Burp plugin for scanning GWT and JSON HTTP requests

Update: Burp Suite Pro 1.4.10 supports JSON scanning out of the box, see http://releases.portswigger.net/2012/06/v1410.html
Update 2: The plugin is released under the terms of GNU GPL. In short it means that you can use it and change it as you like, publish the changes under GNU GPL if you like, but cannot include it as a part of any closed-source software. If you really want to use it as a part of closed-source software, contact me, we can figure something out.

A while ago Alex came up with a solution to get Burp to scan JSON formatted requests. It required a rather involved setup with two Burp listeners and an Apache server acting as a proxy packing and unpacking JSON data for Burp's consumption.

A more straightforward solution to the problem would be making a Burp plugin using BurpExtender interface that parses the request, marks appropriate insertion points and feeds it to Burp.

And now we have it. As a bonus, it is also capable of scanning GWT (Google Web Toolkit) requests. Download the JAR file or the source code.

Running Burp on Unix/Linux:

java -classpath burpsuite_pro_v1.4.07.jar:Gwtscan.jar burp.StartBurp

Running Burp on Windows:

java.exe -classpath burpsuite_pro_v1.4.07.jar;Gwtscan.jar burp.StartBurp

Using the plugin:

  1. Select the reques or requests you want to scan in Burp proxy or target
  2. Select "Actively scan GWT request(s)" or "Actively scan JSON request(s)" from the context menu
  3. That's all
    AttachmentSize
    File Gwtscan.jar15.92 KB
    File gwtscan.tgz14.5 KB

    Comments

    There is a small typo. Between the jars have to be a semicolon.

    Thanks. Indeed, it's a semicolon on Windows, a colon on Unix/Linux

    Thanks !! what such a pain before !!

    This is super useful, thank you! I'd like to make a small contribution -In cases where the GWT site you are trying to scan is using GWT XSRF protection there are two extra tokens in the GWT payload, like this:

    7|2|11|https://mysite.com/app/app/|6FBE13170553777A0AB54ACB6AE8FBD1|com.google.gwt.user.client.rpc.XsrfToken/4254043109|AC68E4A714B29BC91B0E0B8962BB9C7F|com.mysite.DispatchService|dispatch|com.mysite.dispatch.Action|java.lang.String/2004016611|com.mysite.commands.LayoutAction/2006706871|Y7HETKD72af299c40a51dcb|E330E570-F83F-4AE2-B1A9-5AD67C33B4A6|1|2|3|4|5|6|2|7|8|9|10|11|

    To account for the extra tokens I've updated GwtParser.java to define ParameterOffset within the body of the parse() method, like so:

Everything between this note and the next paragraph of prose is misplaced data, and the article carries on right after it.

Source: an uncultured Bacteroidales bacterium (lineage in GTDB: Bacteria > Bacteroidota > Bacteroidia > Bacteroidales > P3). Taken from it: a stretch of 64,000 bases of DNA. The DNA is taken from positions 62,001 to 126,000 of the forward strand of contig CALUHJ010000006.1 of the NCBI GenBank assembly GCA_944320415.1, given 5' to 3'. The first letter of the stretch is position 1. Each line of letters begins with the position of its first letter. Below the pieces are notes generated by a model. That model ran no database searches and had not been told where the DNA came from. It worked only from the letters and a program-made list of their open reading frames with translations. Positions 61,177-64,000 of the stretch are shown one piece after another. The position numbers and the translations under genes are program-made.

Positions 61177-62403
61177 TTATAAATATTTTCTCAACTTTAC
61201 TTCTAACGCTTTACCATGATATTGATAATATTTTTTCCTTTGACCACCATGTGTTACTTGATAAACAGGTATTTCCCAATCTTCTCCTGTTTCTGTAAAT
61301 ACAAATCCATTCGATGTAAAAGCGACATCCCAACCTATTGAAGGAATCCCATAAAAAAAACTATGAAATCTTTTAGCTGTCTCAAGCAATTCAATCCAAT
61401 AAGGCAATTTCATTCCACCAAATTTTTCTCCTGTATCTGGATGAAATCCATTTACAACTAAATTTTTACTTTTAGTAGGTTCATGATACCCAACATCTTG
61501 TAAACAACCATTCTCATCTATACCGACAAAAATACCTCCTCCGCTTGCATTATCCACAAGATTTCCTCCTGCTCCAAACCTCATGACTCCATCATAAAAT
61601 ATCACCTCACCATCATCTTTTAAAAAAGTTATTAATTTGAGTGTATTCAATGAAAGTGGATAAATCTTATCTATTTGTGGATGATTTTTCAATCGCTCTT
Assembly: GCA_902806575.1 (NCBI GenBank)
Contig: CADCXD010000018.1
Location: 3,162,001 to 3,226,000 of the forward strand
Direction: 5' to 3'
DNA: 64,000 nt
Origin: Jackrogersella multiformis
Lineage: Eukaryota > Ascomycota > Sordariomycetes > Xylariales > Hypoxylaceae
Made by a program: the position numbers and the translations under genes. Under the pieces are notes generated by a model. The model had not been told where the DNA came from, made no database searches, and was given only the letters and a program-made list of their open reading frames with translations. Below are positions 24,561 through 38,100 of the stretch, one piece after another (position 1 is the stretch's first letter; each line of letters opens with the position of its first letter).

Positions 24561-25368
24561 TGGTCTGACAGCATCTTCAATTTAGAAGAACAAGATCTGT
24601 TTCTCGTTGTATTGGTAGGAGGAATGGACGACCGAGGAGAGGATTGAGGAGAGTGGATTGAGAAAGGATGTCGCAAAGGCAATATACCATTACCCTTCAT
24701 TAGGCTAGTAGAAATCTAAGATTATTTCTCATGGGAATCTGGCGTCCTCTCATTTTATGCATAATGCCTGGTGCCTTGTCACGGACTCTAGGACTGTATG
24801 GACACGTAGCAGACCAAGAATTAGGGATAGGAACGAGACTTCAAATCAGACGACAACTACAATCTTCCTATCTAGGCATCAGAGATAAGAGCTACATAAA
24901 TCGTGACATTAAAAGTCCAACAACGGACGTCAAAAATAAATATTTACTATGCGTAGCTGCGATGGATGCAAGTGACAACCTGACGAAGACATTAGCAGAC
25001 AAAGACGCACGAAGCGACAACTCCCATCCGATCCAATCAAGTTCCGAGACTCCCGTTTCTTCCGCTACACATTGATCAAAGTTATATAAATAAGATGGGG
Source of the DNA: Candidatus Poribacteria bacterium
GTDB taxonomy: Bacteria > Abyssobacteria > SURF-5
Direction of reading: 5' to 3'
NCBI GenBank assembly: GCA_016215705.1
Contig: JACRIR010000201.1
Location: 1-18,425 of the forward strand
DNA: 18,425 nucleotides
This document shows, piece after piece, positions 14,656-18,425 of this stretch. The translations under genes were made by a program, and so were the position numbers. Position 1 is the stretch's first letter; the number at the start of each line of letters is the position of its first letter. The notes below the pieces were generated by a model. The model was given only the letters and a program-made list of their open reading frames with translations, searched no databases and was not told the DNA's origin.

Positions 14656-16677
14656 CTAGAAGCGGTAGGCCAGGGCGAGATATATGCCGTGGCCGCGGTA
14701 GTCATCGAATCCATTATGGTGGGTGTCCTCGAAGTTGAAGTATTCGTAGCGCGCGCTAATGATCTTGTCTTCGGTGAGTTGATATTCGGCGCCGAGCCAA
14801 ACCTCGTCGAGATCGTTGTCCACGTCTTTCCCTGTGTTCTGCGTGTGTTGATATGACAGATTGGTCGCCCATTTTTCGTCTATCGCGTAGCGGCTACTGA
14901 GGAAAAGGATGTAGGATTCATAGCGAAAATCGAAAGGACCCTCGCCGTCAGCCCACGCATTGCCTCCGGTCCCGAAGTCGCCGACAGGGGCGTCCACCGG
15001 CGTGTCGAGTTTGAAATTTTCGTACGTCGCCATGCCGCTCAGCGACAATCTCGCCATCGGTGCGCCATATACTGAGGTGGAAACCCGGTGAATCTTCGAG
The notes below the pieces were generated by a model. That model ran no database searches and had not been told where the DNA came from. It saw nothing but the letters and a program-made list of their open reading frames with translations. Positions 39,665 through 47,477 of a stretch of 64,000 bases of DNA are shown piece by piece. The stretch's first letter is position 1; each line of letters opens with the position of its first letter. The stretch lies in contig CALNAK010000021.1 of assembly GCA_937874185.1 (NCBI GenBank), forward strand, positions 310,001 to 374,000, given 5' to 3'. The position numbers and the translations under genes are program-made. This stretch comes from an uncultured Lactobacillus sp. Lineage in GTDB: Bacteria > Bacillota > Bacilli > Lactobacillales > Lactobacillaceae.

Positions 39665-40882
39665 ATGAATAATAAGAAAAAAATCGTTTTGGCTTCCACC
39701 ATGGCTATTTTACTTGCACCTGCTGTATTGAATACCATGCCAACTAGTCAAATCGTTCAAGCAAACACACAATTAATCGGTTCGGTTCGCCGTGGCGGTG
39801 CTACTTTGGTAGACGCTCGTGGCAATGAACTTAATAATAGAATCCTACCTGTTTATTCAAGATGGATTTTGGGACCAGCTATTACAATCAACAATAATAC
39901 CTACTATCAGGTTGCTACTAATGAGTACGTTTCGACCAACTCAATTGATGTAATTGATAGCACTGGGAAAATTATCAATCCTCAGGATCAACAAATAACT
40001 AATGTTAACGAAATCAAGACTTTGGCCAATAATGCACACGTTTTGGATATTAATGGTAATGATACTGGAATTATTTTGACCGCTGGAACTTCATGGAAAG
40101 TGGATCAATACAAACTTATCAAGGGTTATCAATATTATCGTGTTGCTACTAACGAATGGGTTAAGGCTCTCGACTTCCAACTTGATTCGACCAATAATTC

//does the body include an Xsrf token?
    //Use 6 is XSRF token is included, 4 otherwise
    int ParameterOffset = 4;
    if (body.indexOf("XsrfToken") > 0) ParameterOffset = 6;

    Otherwise it throws an ArrayIndexOutOFBoundsException and the request does not get added to the scanner.

    Thanks for this great tool! You should post a link to it on the BurpSuite User Forum.

    -August

    I haven't figured out that one. Thanks.

    > You should post a link to it on the BurpSuite User Forum.

    Done that already.

    I have used your source as a starting point for a plugin that works with the new Burp 1.5.x Extender API and I would like to open-source it. I couldn't find any license information however.

    Is it OK to open source this (with credit to the original author of course)?

    Yes, sure. Consider it GPL.

    Alla

    Was this ever published in the BURP App store?

    Could you please provide some information about the license terms for this plugin? Is there any cost or restrictions associated with this plugin?

    See Update 2 above. The license is GNU GPL. You can use the plugin without any restricition, you can modify it, you can publish your changes under GNU GPL. You cannot include it in closed-source software.

    Is the GPL v2 license the one that applies?

    Which one would you like? I am not sure how they differ in terms and conditions. Is there any particular clause or condition you want to apply?

    It’s not that there are specific terms that we like in one version or the other. The main reason for this question is that it’s hard to convince management that it’s OK to use a product when we’re not sure what the specific terms are (even if we say that all possible terms should be generally fine). For other open source products in use, they have already reviewed/approved the terms of GPLv2 and that’s why I would prefer v2.

    Okay, it is GPLv2 then. If you want I can put it in a comment in the source file.

    Alla

    Thank you very much for your help and prompt response. Yes, we would apprieciate it if you could add a comment in the source file to specify that the software is licensed under GPLv2.